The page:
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EMF Studies

08 January 2017

Should Kids Have Cell Phones? Experts Pick Sides

Should Kids Have Cell Phones? Experts Pick Sidesby John S Kiernan, wallethub.com, 
6 January 2017

Becoming too connected used to be an issue kids had with stuffed animals and pacifiers. Now it’s a matter of smart phones and tablets. And whether this is a positive development remains to be seen.

Sure, growing up in the technology age has its fair share of benefits: instant access to endless educational possibilities and preparation for the jobs of the future, just to name a couple. But it also exposes young people to a host of issues far less benign than anything even the Velveteen Rabbit could throw at you. From radiation exposure and childhood obesity to cyberbullying and sex crimes, kids these days must run a gauntlet of technological issues in order to get into a good college, earn a decent wage and ultimately lead a happy, healthy, prosperous life.

Among the important decisions parents must therefore make – along with screen-time limits and whether to monitor social media – is when to give a child his or her own cell phone. Is there an ideal age? What parental rules and restrictions should accompany the privilege? And, perhaps most importantly, should phones be allowed at school?

Researchers from the London School of Economics found that students in high schools with cell-phone bans received about a week’s worth of additional education each year and scored over 6% better on standardized tests. But how far can we extrapolate such findings, both in terms of younger children and beyond school grounds?

For additional insight that may help guide parents, we posed one simple question – “should kids have cell phones?” – to a panel of leading experts in the fields of education, family studies and technology. You can check out their bios and responses below. And if you’d like to join the discussion, you can share your thoughts in the comments section at the end of the page.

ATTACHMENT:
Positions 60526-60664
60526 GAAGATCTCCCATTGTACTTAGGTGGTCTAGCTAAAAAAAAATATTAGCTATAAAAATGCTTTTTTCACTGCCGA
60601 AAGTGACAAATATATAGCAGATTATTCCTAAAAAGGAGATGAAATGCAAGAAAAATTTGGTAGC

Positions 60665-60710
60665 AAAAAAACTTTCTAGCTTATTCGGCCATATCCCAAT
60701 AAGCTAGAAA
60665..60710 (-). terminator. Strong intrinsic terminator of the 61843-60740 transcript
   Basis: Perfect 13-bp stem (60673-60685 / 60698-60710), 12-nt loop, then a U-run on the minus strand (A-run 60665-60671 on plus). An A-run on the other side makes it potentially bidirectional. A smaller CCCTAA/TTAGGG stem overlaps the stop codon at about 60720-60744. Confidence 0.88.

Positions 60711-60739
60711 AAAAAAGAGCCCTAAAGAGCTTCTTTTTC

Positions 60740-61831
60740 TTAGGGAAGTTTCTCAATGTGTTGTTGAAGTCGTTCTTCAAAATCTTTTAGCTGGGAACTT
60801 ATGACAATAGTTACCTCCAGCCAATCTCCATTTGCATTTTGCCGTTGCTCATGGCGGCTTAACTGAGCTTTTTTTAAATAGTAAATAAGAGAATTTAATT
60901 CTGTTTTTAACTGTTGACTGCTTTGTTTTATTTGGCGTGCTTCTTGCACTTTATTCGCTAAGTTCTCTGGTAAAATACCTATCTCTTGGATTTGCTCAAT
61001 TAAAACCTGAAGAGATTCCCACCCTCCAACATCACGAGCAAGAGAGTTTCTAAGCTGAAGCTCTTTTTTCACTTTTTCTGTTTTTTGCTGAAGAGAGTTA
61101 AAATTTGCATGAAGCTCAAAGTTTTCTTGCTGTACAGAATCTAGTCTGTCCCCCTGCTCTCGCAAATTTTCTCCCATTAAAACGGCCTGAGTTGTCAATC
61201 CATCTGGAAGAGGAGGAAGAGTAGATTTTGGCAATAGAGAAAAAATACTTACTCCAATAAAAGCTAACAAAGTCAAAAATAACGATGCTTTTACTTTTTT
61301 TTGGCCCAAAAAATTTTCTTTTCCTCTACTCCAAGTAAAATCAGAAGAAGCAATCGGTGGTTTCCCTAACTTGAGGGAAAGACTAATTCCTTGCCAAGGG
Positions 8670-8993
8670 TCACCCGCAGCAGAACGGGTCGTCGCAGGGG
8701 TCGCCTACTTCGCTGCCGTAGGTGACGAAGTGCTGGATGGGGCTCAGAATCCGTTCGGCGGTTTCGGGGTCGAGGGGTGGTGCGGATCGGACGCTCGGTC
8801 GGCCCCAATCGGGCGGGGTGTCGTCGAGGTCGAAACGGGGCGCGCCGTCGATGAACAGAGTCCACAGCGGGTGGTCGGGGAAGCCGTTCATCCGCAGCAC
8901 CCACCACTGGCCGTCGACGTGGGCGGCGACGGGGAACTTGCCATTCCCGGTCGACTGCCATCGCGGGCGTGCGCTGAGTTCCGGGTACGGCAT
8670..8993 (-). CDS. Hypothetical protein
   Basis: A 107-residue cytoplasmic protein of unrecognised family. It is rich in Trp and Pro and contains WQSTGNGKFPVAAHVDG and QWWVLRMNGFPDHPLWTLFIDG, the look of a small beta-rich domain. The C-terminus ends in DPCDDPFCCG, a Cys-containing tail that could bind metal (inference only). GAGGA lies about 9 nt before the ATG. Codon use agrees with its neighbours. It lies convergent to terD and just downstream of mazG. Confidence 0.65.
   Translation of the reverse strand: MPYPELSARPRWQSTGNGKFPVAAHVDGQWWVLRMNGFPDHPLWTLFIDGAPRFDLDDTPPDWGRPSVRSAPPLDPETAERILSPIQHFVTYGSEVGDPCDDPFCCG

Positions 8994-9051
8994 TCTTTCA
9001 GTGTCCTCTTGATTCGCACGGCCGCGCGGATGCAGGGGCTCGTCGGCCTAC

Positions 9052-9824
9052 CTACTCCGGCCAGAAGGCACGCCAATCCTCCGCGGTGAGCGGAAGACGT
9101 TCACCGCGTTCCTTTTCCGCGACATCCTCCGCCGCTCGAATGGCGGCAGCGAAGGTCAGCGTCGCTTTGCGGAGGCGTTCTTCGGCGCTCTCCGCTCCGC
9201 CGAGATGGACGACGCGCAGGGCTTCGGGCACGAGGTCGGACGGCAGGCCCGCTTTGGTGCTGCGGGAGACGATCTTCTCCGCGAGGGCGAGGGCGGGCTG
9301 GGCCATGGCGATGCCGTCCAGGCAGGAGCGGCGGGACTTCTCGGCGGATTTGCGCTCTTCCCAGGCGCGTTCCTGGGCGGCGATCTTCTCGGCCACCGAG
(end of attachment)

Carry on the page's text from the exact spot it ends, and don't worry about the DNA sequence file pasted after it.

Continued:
Why Kids Should Not Have Cell Phones

Highlights:
"Infants, toddlers and preschoolers should not have cell phones. The argument has a few simple points - cell phones are expensive, screen time is bad for kids this age, and the kids don’t know what to do with the phones."

Ross Hunter // Director, Washington State Department of Early Learning
"There are several reasons why kids should not have cell phones. Kids with cell phones are likely to spend too much time on them, keeping them from doing more productive things like exercising and reading. There is increasing evidence of addiction to electronic devices, which like any other kind of addiction is destructive. Many kids with cell phones lose sleep because of talking at night or because of being anxious that they do not miss a call, and as a result suffer from headaches and sleepiness during the day, which interferes with learning at school."

David O. Carpenter // Director, Institute for Health and the Environment & Professor of Environmental Health Sciences, University at Albany
"Kids should not have cell phones. I may be alone on this, but I don’t see a real need for them, and I certainly don’t see the benefits for young children. I actually know of a five-year-old child who owns a cell phone. Children’s excessive use of cell phones can lead to issues with both health and safety."

Georgia S. Thompson // Vice President of the Programs and Affiliate Network, National Black Child Development Institute
"We go to great lengths to protect the child brain with car seats and bike helmets, yet we are exposing them now to an agent that many governments control/ban/restrict. Due to their thinner skulls and unique physiology, children can receive twice as much radiation into their brain and up to ten times as much into their skull compared at an adult. Children’s developing brains are the most vulnerable."

Continue reading:
https://wallethub.com/blog/should-kids-have-cell-phones/31058/#theodora-scarato-devra-davis

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